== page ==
Tom Foremski asked in Silicon Valley Watcher:
PR’s challenge is that it is an artisanal, hand-crafted service operating within a brave new digital media world that rewards scale. Ad agencies, SEO services, Facebook, Google, Twitter, know how to scale their promotional work through technology.
Where are PR’s scalable technologies of persuasion?
This is an interesting question because Tom’s right. Other forms of marketing communications have been automated and scale very well. Why not PR?
PR is structurally identical to the process of selling, and the best selling is done through building and maintaining relationships. You can attempt to automate certain parts of relationship building (as Tinder and other services have tried), but there’s no substitute for human interaction.
Humans do not scale.
When you compare PR to advertising, SEO, Facebook, etc., you are comparing humans to machines. Programmatic advertising is machine-to-machine communication. SEO is machine-to-machine communication as well. Even though there’s a human being typing in a search query, the actual brokering of information is done through machines talking to machines. The same is true of Facebook, Twitter, etc.
Where do machines talk to machines in PR? That’s where we’ll find opportunities for automation.
If we look at the Earned Media Hub Strategy, where could we automate and scale? The red portions of the strategy below have automation potential:
We can scale a good portion of the research we do. Software from companies like Sysomos, Moz, and Zignal Labs can do plenty of heavy lifting up front, and enterprising firms can even start to use Big Data tools in pursuit of new answers.
The creative process can’t be automated or scaled well – again, a function of dealing with humans. Neither can messaging right now; messaging is a fuzzy activity that organic brains do very well and machines do very poorly.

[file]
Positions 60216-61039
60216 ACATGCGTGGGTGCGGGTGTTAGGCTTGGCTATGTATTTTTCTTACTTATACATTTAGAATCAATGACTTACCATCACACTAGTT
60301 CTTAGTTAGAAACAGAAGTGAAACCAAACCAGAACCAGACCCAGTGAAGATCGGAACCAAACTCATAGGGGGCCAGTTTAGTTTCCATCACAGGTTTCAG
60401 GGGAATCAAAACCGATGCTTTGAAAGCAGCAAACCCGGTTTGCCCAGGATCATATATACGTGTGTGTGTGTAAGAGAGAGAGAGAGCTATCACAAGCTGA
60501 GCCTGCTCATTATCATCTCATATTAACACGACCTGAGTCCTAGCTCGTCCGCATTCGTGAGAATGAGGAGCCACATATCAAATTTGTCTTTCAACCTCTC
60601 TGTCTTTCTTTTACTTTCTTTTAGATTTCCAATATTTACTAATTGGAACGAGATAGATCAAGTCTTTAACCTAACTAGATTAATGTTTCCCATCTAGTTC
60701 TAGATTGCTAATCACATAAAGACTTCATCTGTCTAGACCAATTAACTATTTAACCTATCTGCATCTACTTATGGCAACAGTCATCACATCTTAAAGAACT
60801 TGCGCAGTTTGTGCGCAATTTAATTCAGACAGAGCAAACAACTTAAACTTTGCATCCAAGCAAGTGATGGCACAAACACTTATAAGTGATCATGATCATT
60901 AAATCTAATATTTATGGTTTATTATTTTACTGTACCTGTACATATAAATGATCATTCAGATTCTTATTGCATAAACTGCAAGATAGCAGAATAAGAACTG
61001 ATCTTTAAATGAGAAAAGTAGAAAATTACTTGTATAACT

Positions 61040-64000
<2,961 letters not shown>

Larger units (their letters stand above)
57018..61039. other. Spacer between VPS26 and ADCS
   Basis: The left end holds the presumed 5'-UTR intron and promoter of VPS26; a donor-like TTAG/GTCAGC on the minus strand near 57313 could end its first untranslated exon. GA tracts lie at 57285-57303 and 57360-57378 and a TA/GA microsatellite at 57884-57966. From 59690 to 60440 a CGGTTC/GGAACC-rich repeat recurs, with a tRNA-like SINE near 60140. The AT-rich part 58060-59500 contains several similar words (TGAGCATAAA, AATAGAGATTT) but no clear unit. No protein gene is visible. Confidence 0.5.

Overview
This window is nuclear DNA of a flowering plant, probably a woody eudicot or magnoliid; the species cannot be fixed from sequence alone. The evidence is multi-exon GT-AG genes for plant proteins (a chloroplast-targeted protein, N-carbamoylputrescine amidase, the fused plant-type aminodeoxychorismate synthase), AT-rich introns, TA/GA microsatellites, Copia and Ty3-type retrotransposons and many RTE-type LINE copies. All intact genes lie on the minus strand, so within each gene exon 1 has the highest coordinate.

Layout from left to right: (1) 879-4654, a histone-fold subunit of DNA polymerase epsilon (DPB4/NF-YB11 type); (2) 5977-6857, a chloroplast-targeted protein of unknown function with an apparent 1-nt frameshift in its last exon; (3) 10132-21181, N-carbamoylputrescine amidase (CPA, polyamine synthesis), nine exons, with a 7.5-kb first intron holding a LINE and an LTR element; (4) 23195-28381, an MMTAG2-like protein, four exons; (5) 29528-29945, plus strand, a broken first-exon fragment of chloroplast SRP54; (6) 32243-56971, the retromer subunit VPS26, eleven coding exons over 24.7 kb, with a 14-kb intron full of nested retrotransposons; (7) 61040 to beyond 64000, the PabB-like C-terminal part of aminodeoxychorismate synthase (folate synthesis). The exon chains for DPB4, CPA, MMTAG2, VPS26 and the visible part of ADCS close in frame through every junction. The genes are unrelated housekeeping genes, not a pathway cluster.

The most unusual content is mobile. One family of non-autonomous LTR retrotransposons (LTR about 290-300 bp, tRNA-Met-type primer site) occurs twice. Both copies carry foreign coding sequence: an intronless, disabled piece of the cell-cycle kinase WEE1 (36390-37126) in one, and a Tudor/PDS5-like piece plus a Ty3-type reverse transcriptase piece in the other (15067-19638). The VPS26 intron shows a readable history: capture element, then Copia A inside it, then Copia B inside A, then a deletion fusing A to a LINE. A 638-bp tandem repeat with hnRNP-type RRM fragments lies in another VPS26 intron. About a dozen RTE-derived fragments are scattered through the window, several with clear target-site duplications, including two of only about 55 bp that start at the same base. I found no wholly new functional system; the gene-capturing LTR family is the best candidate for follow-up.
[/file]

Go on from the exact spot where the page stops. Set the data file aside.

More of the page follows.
Some portions of content creation can be automated and scaled, particularly if curation is a part of your marketing communications strategy.
Earned media – defined as the process of reaching out to distribution platforms old and new – is still largely a manual, human process. Can you automate the pitching process? Only to the same degree that you can automate the sales process. Sales has benefitted from predictive analytics and CRM software to handle many of the administrative functions of selling. Sales has not replaced sales professionals with robots, and likely won’t for quite some time to come.
Can you automate owned media? You can automate and scale parts of it. Amazon’s Mechanical Turk, 99 Designs, and Fiverr demonstrate that you can scale interfaces to other humans with some degree of efficiency. You can certainly automate and scale social media and social publishing with tools like Hootsuite, Buffer, and many others.
Paid media of course can be automated, in some cases heavily, with the advent of digital advertising and programmatic buying. Advertising Data Management Platforms (DMPs) and Demand Side Platforms (DSPs) talk to each other, often without human intervention once business rules and pricing have been established during setup.
Finally, marketing analytics, measurement, and down-funnel marketing operations can be automated and scaled very well. Marketing automation in particular scales to the largest companies when implemented well.
Can PR be automated? Is the profession endangered by the ubiquity of automation in other forms of marketing communications? The answer depends on influencers and distribution networks.
In advertising, when you put a dollar into the machine, you get a result. Put more dollars into the machine, get more results in a roughly linear relationship. The more you spend, the more you can get. Public relations, when done well, behaves in a more exponential fashion. Get in front of the right influencer in the right channel and you can see massive returns.
In a recent project, one of our consumer teams scored a beautiful hit in Buzzfeed on behalf of an eCommerce client and delivered tens of thousands of dollars in real revenue, with ROI significantly higher than an ad campaign run on the same content. That’s the power of PR.
If distribution channels ever become so fragmented that influencers and publications fail to reach more than a few people at a time, then the multiplicative value of public relations will fade. Given how human beings prefer to congregate and have cultural water coolers, this seems fairly unlikely in the foreseeable future. Thus, public relations – when done well – can and should continue to deliver competitive results compared to automated marketing channels.
Will there come a day when PR can be automated entirely? Only when no humans are involved in the process of publishing content and speaking to their audiences. I wouldn’t bet on that day coming any time soon.
Christopher S. Penn
Vice President, Marketing Technology